The DA team want to support our community through these unprecedented times – something we kept coming back to is a focus on connection and community. So we want to do what we think DA does best, sharing ideas, inspiration and information and profiling our community.
With that in mind, we launched a new series Take 10 with… to do a pulse check on how you’re feeling, how you’re working, what you are missing, and what your hopes are for the future. We invited some of our friends, peers and the DA team to participate and we hope you enjoy these honest and candid profiles of Aotearoa designers today.
Introduce yourself: Nicole Arnett Phillips, DA Editor, Freelance Book Designer, Typographer (@TYPOgraphHer) and Printmaker.
How did you get into design? I have always loved visual language but key early influences were: my Dad working for the New Zealand Herald and my Aunt working for Random House. Publishing and print made an impression from an early age.
What do you love about design? Selfishly: I like to learn and be challenged, design is a terrific vehicle for that. More broadly: As a communications/book designer I really enjoy being able to help others share their ideas and tell their stories with their audience.
What or who inspires you? I listen to a lot of music but am also a book freak… lyrics, words and language is the stuff I draw the most inspiration from and I like to explore visual metaphor in my work. Since returning home to NZ after 14 years living overseas I have a new appreciation for our landscape so I have been using environmental cues a lot in my work lately too. (Some of my recent and work-in-progress prints inspired by our surroundings are at the bottom of this article).
How are you feeling right now? Anxious (mostly) but grateful too. I don’t do well with uncertainty, so my brain is pretty scrambled right now… but in New Zealand, we have good leaders, with integrity looking out for our collective wellbeing so I am optimistic that while everything is not OK right now we will get through this!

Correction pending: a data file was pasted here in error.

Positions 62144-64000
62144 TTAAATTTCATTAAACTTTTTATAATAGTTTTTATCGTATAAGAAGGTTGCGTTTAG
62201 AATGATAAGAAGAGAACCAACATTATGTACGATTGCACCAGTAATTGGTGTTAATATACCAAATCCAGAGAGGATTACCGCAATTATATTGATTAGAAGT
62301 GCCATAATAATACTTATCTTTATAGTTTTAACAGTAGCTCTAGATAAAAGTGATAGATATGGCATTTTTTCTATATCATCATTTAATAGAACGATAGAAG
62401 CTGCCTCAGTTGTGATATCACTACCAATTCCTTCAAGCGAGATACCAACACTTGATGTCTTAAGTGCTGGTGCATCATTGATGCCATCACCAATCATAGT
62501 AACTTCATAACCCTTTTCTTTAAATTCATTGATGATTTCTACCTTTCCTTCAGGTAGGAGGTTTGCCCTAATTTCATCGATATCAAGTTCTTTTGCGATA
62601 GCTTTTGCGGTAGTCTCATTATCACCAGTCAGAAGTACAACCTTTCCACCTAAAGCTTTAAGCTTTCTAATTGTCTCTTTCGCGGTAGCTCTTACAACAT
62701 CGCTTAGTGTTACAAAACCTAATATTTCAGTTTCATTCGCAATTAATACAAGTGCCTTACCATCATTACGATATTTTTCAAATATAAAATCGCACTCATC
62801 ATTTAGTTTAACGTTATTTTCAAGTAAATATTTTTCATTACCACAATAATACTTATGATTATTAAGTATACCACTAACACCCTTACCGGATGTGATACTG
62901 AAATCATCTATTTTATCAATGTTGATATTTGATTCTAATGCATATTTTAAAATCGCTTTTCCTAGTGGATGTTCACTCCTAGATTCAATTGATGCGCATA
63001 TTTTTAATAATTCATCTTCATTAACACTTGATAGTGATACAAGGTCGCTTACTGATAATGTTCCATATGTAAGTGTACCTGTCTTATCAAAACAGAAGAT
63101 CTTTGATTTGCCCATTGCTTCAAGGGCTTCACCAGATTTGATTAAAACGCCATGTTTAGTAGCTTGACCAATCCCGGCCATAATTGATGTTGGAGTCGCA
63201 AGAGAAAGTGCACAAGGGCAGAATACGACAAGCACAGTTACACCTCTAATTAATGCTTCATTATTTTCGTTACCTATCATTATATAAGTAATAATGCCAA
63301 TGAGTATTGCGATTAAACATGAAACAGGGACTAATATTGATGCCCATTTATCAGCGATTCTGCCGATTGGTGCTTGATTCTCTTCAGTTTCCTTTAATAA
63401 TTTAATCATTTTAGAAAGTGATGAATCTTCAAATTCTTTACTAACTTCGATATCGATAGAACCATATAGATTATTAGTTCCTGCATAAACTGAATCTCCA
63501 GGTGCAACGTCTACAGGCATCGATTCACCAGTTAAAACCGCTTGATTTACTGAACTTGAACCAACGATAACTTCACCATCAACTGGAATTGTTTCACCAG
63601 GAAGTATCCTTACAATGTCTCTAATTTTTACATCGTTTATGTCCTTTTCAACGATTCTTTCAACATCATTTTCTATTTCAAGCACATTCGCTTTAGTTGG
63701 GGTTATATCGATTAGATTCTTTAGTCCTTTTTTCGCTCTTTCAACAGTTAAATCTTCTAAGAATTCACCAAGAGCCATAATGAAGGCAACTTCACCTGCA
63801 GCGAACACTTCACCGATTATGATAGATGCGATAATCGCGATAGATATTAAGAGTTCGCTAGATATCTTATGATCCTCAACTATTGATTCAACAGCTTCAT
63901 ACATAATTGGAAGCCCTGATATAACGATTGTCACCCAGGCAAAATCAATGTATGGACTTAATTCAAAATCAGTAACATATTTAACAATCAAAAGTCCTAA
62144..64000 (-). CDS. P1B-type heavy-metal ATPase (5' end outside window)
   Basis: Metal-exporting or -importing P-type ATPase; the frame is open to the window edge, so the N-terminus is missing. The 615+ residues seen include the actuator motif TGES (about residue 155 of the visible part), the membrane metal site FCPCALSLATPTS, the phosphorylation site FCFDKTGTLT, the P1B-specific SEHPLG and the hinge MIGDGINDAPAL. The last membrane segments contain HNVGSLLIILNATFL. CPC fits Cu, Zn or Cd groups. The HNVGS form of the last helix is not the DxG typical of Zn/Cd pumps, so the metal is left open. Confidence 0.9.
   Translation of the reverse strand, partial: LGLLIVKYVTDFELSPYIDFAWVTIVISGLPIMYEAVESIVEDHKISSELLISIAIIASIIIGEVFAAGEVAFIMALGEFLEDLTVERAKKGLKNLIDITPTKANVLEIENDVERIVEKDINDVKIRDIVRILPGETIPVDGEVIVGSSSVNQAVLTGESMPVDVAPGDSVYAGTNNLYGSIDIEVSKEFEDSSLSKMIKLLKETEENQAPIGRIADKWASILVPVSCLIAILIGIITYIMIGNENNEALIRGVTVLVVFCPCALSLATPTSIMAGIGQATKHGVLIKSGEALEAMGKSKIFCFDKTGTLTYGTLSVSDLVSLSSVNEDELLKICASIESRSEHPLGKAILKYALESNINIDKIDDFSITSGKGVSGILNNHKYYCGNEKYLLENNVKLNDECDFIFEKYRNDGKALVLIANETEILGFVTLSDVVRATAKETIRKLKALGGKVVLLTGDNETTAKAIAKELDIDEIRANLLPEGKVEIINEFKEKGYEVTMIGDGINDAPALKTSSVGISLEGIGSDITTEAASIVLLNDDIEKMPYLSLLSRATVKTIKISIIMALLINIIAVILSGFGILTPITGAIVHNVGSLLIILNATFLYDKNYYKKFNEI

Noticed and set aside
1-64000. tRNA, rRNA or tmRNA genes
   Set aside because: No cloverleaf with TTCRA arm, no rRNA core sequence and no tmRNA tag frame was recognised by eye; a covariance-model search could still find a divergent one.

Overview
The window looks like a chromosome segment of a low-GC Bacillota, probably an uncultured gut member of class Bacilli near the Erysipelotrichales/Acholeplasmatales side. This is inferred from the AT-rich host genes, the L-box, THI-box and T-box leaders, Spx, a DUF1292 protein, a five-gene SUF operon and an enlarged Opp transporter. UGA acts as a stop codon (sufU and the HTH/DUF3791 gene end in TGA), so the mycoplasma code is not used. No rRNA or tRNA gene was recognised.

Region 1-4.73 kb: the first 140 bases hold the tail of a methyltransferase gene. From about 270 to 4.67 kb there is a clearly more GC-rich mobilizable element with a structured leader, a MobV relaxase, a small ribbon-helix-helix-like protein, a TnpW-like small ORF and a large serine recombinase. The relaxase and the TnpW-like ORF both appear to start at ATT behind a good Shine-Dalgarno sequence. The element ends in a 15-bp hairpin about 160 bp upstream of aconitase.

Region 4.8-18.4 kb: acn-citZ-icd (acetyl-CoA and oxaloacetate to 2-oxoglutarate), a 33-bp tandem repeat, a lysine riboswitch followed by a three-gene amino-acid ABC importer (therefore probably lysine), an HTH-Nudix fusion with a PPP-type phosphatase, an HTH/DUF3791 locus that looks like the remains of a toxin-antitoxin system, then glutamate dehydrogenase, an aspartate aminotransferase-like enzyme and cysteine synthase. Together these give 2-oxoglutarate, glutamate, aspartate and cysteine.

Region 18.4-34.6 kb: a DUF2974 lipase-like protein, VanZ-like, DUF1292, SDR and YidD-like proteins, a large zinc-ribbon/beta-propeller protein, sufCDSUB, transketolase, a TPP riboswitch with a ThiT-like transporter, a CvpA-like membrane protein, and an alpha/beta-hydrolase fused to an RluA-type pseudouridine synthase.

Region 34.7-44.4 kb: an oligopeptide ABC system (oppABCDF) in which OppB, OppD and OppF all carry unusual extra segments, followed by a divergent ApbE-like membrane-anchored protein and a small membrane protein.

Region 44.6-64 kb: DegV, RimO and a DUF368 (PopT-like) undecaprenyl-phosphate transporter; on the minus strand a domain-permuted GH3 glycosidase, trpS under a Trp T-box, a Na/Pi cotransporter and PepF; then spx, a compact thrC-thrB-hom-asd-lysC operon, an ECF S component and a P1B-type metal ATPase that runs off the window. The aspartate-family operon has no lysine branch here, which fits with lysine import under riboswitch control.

Are you working right now, if so what does your work from home day look like? Yes although fewer hours than I typically would… as I write this about 60% of my work is on hold (due to the clients pressing pause). My design/printmaking studio is in Thames about 25 minutes down the coast from where I live (so I am unable to print at home). But I am able to work on DA content, research and write for TYPOgraphHer, plan prints for upcoming exhibitions, I am also taking a close look at my business plan, opportunities for the future, catching up on expenses and bookkeeping for the end of financial year.
What’s your one tip right now?
This is a tough question and I have rewritten this answer a ton of times. Surviving times of uncertainty means different things for different people. Some days I feel energetic, optimistic and productive other days I am emotional and just need to press pause on work, so my best advice is not to expect too much of yourself right now. If you want to learn — learn, if you want to create — create, if you just want to curl up in a duvet and read a book in the afternoon that’s ok too… do whatever makes you feel good about yourself and the world.
If you do have the capacity for development (right now — or when moving forward with your career) try to think like a farmer and improve your dirt… Heidi Grant Halvorson introduced me to the benefits of a “Get Better” Mindset and it revolutionized my creative practice. For a crop to thrive, the farmer improves the soil, he waters, he fertilizers, and loosens the soil, before planting anything in the ground. But as designers we don’t put the mahi into our soil — we expect ourselves to keep producing great crops of work without investing in our own creative development. For those of you with less work right now — this is an opportunity to make learning a priority — find opportunities to improve, create, experiment — and to fertilize your creative soil.
Tell us about your current workspace. My husband (Mike) and I are self-building our home on the coast halfway between Thames and Coromandel townships (we have been living on-site throughout the build). Currently, we have limited indoor space available, so working from my deck is my best option when the weather is good. Alternatively, we do have a small cabin in our garden and I have a makeshift desk in there that I can work from when it’s too cold or wet to be on the deck but the broadband (rural satellite) is a bit slow down in the garden. Despite the very basic facilities at home at the moment I know I am super privileged to live (& currently work!) in such a beautiful landscape.
What do you hope for the Aotearoa design community going forward? I hope for the resilience of our sector and for us as individual practitioners. I hope that this societal pause opens new opportunities and ways of working for us, so we can facilitate better processes, better working environments and ultimately, achieve better work.